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Author Topic: Potential Mining Rig Critique  (Read 1843 times)
macharborguy
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July 19, 2011, 05:40:06 AM
 #1

So I have decided to make my Northern Michigan Winter rig that will be running in a room that is snow-proof, but not heated.

Before I start gathering the parts together, I want to get some opinions on the CPU and Motherboard choices.


I am looking at an "Intel BLKD975XBXLKR LGA 775 Intel 975X ATX Intel Motherboard"

The board has 3 PCIe x16 slots, and irregardless of their speeds, we all know they will mine just the same.

The CPU I would possibly use is a Celeron Dual Core.

The power supply would probably need to be 1000w so I have some room to add that third card.  Or would it be better to go with two lower watt power supplies that way a single wouldn't be taxed as much?  Two 600w's perhaps?  700?

The case will either be one of, or will be based on, Detritus's "Open Frame Mining Rigs" and as said before, stored in a room that IS snow-proof, but is not resistant by any stretch of the imagination to the temps outdoors.

The lows it gets around here from December to March can be around 0F to -18F (-18C to -28C), but the averages are usually 25F to 5F ( -4C to -15C ).  These would most likely be the ambient temps in the room the rig will be located in.

The rig will start with two VisionTek 6870s, adding another card and or swapping them out with better hardware soon after if the rig performs well (enough).  I plan to use the x16 extension cables.

I have extra copies of WindowsXP Pro, and am more comfortable with it than Linux.

There will be no hard line connecting the rig to my main network, so I will need to use Wifi.  Only way to run a hardline would be to dig up the parking lot and run the line, and we don't plan to do that for normal network extension until next spring.

I have a number of WiFi signals I can connect to (my personal/private networks, and an encrypted motel guest wifi for my customers).  I believe if I can get the rig to connect and remember all of the wifi networks, I should be able to reduce downtime due to signal loss.  I will work to get the antenna placed properly though, thats for damn sure.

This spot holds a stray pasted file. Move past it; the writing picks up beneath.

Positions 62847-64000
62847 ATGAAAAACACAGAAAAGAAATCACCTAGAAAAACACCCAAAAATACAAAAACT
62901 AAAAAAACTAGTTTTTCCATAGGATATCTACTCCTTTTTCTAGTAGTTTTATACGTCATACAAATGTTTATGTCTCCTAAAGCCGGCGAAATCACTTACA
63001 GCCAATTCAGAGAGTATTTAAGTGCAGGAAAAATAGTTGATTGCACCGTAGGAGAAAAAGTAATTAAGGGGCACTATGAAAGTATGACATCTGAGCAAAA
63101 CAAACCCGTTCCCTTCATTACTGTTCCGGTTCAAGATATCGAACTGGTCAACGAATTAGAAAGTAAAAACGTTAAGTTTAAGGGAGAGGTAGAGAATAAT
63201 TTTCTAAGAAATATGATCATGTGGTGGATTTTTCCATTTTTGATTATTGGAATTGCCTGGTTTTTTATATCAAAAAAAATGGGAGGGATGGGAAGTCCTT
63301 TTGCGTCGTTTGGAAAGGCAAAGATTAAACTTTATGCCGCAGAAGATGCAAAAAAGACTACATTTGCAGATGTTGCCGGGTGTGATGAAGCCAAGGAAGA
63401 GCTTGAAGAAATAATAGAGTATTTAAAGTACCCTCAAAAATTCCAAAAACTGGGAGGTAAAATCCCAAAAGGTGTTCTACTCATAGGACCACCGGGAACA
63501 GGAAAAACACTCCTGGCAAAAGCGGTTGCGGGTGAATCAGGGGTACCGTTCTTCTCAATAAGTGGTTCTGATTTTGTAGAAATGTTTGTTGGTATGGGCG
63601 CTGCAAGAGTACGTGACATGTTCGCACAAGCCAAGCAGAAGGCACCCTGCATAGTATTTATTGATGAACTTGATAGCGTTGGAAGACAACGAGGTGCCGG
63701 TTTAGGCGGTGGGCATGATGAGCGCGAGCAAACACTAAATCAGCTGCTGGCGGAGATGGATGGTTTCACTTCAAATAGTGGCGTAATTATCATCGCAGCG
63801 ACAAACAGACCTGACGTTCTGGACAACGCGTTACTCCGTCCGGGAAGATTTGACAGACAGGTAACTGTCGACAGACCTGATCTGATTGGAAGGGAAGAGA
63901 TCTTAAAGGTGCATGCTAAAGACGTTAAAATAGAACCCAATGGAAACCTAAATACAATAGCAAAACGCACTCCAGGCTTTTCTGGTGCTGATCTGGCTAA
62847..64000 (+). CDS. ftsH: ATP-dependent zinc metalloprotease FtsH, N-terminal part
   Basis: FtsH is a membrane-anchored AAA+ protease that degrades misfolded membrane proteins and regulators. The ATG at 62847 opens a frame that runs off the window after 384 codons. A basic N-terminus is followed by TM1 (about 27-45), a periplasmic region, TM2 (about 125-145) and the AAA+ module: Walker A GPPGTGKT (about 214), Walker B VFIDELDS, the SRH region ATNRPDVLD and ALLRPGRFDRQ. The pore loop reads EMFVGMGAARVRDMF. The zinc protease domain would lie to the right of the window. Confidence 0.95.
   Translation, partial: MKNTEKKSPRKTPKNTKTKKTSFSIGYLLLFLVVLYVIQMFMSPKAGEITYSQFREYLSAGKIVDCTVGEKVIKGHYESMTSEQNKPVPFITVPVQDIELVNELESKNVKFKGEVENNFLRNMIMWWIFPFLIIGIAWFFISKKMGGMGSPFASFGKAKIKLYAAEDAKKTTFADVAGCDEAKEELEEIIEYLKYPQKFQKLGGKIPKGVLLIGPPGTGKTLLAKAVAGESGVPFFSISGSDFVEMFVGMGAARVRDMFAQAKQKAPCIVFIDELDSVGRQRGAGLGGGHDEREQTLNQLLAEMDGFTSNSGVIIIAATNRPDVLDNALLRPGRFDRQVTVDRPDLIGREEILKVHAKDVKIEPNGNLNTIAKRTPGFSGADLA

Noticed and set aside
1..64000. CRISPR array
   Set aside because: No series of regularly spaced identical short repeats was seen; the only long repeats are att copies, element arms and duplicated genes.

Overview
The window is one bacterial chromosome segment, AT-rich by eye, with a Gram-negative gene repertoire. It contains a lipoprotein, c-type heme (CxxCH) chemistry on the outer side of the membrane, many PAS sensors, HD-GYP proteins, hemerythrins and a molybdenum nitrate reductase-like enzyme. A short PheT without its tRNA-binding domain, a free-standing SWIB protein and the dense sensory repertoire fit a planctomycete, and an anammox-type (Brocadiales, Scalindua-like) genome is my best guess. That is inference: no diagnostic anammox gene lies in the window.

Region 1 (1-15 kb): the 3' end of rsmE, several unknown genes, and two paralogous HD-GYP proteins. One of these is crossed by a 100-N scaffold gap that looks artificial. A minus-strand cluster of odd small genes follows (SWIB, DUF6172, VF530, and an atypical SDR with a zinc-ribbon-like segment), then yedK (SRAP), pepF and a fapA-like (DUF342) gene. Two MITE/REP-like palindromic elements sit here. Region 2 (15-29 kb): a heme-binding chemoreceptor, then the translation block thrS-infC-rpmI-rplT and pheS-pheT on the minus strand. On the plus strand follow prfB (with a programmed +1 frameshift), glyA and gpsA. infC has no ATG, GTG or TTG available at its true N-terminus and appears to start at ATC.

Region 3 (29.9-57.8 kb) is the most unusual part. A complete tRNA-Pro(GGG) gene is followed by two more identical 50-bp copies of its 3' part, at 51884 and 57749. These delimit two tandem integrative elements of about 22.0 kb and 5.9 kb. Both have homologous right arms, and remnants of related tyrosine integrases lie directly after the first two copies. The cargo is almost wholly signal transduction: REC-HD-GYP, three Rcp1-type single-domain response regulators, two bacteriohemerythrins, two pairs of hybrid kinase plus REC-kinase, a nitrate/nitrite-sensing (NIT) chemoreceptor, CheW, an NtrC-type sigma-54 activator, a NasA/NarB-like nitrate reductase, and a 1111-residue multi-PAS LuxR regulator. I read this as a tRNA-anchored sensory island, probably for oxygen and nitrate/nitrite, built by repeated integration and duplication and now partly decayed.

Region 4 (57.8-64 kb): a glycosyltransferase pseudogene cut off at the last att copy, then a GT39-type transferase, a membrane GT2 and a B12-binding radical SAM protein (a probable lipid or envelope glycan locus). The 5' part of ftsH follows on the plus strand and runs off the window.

What I do wonder is, in a cold environment like this, if I should adjust Detritus's open frame design to support the graphics cards with fans facing down, rather than on their side like in his case design, in order to pull in cold air better.  Then again, spacing out the cards just enough should help.

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The_JMiner
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July 19, 2011, 05:49:53 AM
 #2

Most people do not even use a case.

The money you spend on a case could be better spent on good shelves where you get place 1 or 2 rigs.

Instead of a 6870 go with the 5830s cheaper and more potential (plus they run super cool).
To give you an idea on power I am currently running 2 x 5830s stock voltage overclocked to 1000mhz
I think with one 1000 you should be more than OK.



Good luck!

macharborguy
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July 19, 2011, 06:17:19 AM
 #3

true, though i would like to have the ability to easily move the rig as a whole without having to move much of the individual components, and the open air frame sounds like a fun project overall.

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July 19, 2011, 11:45:25 AM
 #4

IIRC, temperatures below 0°C don't go to well with standard PC hardware. Some parts (like HDDs) probably don't like it at all.

You might want to use a standard midi case to actually keep the heat in!

That said, I am running two 5850s now on a 950W power supply and it is using ~400W from the wall socket. So I could probably run 4 cards of that PSU.
cicada